Exploring Swift 2.0 OptionSetTypes

OptionSetType is a protocol that intends to modernise the methodologies used for single variable option masks. Traditionally this has been done with bit masks, and lots of logical &s and |s and replaces them with explicit set syntax, with appropriate methods for checking and combining OptionSets

Let's look at a worked example. I am currently writing a series of posts about GameplayKit, and one of things I need to represent constantly is data about directions. There a couple of uses, control system as well as accessibility in the map. Let's consider a joystick example. Joysticks or digital pads typically had 4 direction switches, one for up, down, left and right. Horizontal and vertical axis can be active at the same time (e.g. up and left). Sounds like a perfect candidate for an OptionSetType. 

public struct Directions : OptionSetType{
    public let rawValue : Int
    public init(rawValue:Int){ self.rawValue = rawValue}

    static let Up  = Directions(rawValue:1)
    static let Down  = Directions(rawValue:2)
    static let Left = Directions(rawValue:4)
    static let Right = Directions(rawValue:8)
}

Fundamentally, that's all that's needed. I can now create instances of them and test to see if the player is pressing Up

var joystickDirection = Directions.Up
if joystickDirection == Directions.Up{
    //Move up
}

I can also represent a joystick that is both Up and Left. 

var joystickDirection : Directions = [Directions.Up,Directions.Left]
if joystickDirection.contains(Directions.Up) {
    //Move up
}

The contains method returns true if the supplied value is in the set. We might want to allow user's to take advantage of some predefined combinations (as they are meaningful), we can do this by adding the following to our constants in the Directions class

    static let DiagonalUpLeft : Directions = [Up,Left]
    static let DiagonalUpRight : Directions = [Up,Right]
    static let DiagonalDownLeft : Directions = [Down,Left]
    static let DiagonalDownRight : Directions = [Down, Right]

Note that we are using set syntax to define the options, and therefore it's important to annotate the type (DiagonalUpLeft : Directions = [Up,Left])  otherwise Swift will just try and infer the type and you won't get your OptionSetType. We had to do this in our second example as well.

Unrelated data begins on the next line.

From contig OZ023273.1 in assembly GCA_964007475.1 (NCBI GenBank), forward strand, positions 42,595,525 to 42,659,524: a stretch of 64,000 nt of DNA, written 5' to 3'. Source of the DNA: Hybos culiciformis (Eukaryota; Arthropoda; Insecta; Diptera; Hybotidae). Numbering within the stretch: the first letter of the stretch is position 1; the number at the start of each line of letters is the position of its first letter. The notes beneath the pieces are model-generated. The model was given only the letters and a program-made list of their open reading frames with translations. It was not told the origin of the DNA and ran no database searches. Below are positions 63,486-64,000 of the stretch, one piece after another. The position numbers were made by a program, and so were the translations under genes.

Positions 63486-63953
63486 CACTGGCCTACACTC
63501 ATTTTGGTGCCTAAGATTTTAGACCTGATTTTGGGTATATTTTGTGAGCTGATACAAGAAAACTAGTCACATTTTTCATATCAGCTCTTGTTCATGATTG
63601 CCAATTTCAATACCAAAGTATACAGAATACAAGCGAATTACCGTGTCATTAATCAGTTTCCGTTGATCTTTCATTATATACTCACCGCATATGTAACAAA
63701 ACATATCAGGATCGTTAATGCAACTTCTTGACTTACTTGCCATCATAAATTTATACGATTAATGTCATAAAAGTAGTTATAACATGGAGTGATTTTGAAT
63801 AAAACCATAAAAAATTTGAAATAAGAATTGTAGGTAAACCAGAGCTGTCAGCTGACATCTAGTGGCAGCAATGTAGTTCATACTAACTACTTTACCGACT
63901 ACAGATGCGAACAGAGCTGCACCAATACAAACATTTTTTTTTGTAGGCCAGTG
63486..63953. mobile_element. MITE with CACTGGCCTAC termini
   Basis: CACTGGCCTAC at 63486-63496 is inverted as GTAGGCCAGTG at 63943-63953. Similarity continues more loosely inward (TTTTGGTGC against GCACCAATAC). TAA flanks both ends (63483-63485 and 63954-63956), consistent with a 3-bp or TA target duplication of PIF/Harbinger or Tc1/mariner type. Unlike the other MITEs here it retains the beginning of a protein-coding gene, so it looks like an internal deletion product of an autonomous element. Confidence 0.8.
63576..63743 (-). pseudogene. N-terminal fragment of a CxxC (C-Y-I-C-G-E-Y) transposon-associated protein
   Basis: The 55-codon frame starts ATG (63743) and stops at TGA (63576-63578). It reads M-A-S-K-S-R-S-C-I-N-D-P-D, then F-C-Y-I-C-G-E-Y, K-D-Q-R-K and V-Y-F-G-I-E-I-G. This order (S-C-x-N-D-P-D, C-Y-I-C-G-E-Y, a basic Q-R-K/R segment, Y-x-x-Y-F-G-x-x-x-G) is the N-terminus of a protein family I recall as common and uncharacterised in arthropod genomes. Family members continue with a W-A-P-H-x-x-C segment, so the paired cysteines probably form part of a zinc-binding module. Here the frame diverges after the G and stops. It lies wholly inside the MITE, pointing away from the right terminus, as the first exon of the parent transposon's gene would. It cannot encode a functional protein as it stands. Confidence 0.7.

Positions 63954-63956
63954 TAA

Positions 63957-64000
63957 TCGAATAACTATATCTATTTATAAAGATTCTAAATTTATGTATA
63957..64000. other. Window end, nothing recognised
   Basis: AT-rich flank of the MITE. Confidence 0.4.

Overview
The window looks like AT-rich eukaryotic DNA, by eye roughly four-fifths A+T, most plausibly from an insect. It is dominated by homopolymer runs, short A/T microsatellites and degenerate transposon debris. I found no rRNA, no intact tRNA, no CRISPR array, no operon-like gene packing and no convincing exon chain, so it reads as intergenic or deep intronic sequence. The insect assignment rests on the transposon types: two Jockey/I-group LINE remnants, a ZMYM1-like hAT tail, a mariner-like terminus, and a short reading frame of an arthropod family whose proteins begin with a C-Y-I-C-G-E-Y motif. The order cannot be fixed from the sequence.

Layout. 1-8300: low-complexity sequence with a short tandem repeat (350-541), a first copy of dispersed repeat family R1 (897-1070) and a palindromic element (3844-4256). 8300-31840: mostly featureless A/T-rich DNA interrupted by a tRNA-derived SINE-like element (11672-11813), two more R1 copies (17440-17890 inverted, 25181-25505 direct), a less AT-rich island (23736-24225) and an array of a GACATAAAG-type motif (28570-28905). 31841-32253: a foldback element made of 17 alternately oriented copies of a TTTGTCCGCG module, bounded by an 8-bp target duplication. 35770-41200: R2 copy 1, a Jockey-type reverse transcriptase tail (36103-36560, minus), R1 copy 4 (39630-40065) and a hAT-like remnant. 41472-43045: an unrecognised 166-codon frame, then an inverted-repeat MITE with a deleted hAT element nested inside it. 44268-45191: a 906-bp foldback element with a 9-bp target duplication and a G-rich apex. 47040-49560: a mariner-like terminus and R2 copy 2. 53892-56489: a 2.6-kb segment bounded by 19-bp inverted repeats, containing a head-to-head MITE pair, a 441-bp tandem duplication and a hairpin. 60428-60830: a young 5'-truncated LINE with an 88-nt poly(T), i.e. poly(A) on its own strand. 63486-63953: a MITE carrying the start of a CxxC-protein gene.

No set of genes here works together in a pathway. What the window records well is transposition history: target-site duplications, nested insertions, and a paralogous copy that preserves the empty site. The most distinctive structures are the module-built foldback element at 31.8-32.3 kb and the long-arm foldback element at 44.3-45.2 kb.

Now contains would be true for both Up and Left, and we could explicitly check for a the diagonal with 

var joystickDirection : Directions = [Directions.Up,Directions.Left]
if joystickDirection == Directions.DiagonalUpLeft {
    //Move up and left
}

Very neat! Now there are a couple of things that bother me at this point... the first is we have magic numbers: 1,2,4,8. They are reasonably constrained but there's a second problem that bothers me... The playground output is just

Not super useful. I can't see what directions are in the set. Now, I could just support the CustomStringConvertible protocol, but it gets a little complicated. I need to know what all the values are AND then map them to strings. I'd really like to encapsulate the two ideas. So let's embed an enum that captures a unary Direction.

private enum Direction : Int,CustomStringConvertible {
    case Up=1, Down=2, Left=4, Right=8

    var description : String {
        var shift = 0
        while (rawValue >> shift != 1){ shift++ }
        return ["Up","Down","Left","Right"][shift]
    }
}

Now we can refer to the various cases of the enum, rather than the magic numbers. We can also provide a simple way of getting the name of each case. 

This enables us to make the rest of the class a little clearer too

public struct Directions : OptionSetType{//, CustomStringConvertible{
    private enum Direction : Int,CustomStringConvertible {
        case Up=1, Down=2, Left=4, Right=8
        
        var description : String {
            var shift = 0
            while (rawValue >> shift != 1){ shift++ }
            return ["Up","Down","Left","Right"][shift]
        }
    }
    
    public  let rawValue : Int
    public  init(rawValue:Int){ self.rawValue = rawValue}
    private init(_ direction:Direction){ self.rawValue = direction.rawValue }

    static let Up  = Directions(Direction.Up)
    static let Down  = Directions(Direction.Down)
    static let Left = Directions(Direction.Left)
    static let Right = Directions(Direction.Right)
    static let DiagonalUpLeft : Directions = [Up,Left]
    static let DiagonalUpRight : Directions = [Up,Right]
    static let DiagonalDownLeft : Directions = [Down,Left]
    static let DiagonalDownRight : Directions = [Down, Right]
}

Much more explicit. We've also created the possibility that we could use the same mask in other cases where we need to represent direction (say axis where [Left,Right] would be valid).

Now we can also provide an implementation of description that can be ignorant of how many directions there are

public var description : String{
    var result = ""
    var shift = 0

    while let currentDirection = Direction(rawValue: 1 << shift++){
        if self.contains(Directions(currentDirection)){
            result += (result.characters.count == 0) ? "\(currentDirection)" : ",\(currentDirection)"
        }
    }

    return "[\(result)]"
}

We just keep shifting 1 by more. If we wanted to add diagonals as explicit directions we could add them our enum, add the cases to the OptionSet, and other code (like description) would just keep working for the additional cases. 

The output is now much more useful

OptionSetTypes are very powerful and expressive, and I encourage you to go and play for yourself. You know. In a playground.